ISIS Confirms Jihadi John's Death

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The Islamic State (ISIS) confirmed on Jan. 19 that the militant Mohammed Emwazi, also known as “Jihadi John,” who appeared in several propaganda videos featuring the alleged beheadings of Western hostages, was killed by a U.S. airstrike in November 2015.

In its Dubiq online magazine, ISIS published an obituary for the militant, describing how he "pretended to be unintelligent to trick MI5 officers" when traveling from the U.K. to Kuwait in 2010, according to The Telegraph. After several unsuccessful attempts to enter Kuwait, he is believed to have entered Syria to join ISIS.

Emwazi, who was a naturalized British citizen born in Kuwait, first appeared as the executioner in an ISIS video which reportedly showed the killing of U.S. journalist James Foley in August 2014. He was identified in February 2015 in a Washington Post article, which described him as a quiet man who grew up in West London and studied computer programming in college. He is believed to have been radicalized as far back as 2005, when he praised the terror attacks on London’s transit system, the Telegraph notes.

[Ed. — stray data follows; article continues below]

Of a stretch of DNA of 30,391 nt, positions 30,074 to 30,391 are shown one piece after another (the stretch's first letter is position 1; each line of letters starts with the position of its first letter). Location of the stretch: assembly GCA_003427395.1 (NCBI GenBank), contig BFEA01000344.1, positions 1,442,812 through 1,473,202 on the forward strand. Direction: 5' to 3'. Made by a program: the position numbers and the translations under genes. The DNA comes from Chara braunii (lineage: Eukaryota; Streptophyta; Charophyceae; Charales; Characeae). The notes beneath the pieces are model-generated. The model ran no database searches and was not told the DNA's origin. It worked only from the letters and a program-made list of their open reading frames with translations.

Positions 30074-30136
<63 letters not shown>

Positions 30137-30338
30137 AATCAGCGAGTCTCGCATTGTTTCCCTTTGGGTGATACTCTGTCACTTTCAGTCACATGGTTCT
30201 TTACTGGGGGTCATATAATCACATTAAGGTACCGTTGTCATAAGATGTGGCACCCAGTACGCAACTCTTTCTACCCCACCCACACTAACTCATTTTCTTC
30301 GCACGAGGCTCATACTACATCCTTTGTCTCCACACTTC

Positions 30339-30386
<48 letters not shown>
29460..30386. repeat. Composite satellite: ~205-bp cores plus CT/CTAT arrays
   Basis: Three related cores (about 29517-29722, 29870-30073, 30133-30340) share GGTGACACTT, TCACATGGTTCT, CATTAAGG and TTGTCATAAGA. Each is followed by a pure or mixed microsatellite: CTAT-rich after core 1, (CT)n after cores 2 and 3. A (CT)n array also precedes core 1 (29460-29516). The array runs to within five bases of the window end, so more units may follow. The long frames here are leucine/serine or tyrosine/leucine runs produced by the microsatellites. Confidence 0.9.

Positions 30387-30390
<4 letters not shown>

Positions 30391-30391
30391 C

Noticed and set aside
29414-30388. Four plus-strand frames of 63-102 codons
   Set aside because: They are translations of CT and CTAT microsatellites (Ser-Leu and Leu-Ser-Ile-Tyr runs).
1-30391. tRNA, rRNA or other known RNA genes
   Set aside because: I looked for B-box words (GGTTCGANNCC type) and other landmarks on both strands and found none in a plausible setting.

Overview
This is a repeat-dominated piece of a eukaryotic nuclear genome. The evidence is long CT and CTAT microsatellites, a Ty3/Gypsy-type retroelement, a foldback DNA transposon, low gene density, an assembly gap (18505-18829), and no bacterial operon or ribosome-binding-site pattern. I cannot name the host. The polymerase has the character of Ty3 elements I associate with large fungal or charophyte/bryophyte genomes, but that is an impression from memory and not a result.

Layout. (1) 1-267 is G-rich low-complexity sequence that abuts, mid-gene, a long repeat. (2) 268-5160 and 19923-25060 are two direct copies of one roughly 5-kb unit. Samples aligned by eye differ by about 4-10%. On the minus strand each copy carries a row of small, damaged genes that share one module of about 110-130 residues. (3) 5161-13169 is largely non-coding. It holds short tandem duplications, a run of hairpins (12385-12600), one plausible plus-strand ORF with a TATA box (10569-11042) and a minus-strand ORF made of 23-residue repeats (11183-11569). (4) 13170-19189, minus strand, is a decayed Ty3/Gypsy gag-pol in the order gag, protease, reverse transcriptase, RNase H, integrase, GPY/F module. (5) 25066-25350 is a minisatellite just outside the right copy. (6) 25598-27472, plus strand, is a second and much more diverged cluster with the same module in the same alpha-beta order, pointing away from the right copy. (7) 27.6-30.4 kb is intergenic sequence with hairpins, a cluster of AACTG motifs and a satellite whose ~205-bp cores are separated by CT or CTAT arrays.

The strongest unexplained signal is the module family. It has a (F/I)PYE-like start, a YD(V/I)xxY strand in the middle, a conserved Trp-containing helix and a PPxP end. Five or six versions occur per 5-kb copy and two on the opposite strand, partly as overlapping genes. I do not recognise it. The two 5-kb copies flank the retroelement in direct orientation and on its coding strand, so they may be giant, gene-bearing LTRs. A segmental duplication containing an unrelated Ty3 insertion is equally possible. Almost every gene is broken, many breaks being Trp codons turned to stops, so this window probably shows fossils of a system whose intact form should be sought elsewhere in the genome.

His captives dubbed him “Jihadi John," after the Beatles' John Lennon, because of his distinctive British accent. His voice helped intelligence officials identify him in videos that showed the killing of British aid workers David Haines and Alan Henning, American journalist Steven Sotloff, and American aid worker Peter Kassig.

On Nov. 12, 2015, a U.S. unmanned drone strike hit a car traveling in Raqqa, the ISIS capital within Syria. U.S. officials announced that the strike had hit its intended target, which was later revealed to be Emwazi. The strike, part of an ongoing series of attacks by an international coalition fighting ISIS in Iraq and Syria, killed Emwazi and left no collateral damage, according to ABC News.

British Prime Minister David Cameron supported the attack, calling Emwazi a “barbaric murderer” and describing the strike as “the right thing to do.”

Sources: ABC News, Newsweek, The Telegraph, The Washington Post / Photo Credit: The Telegraph

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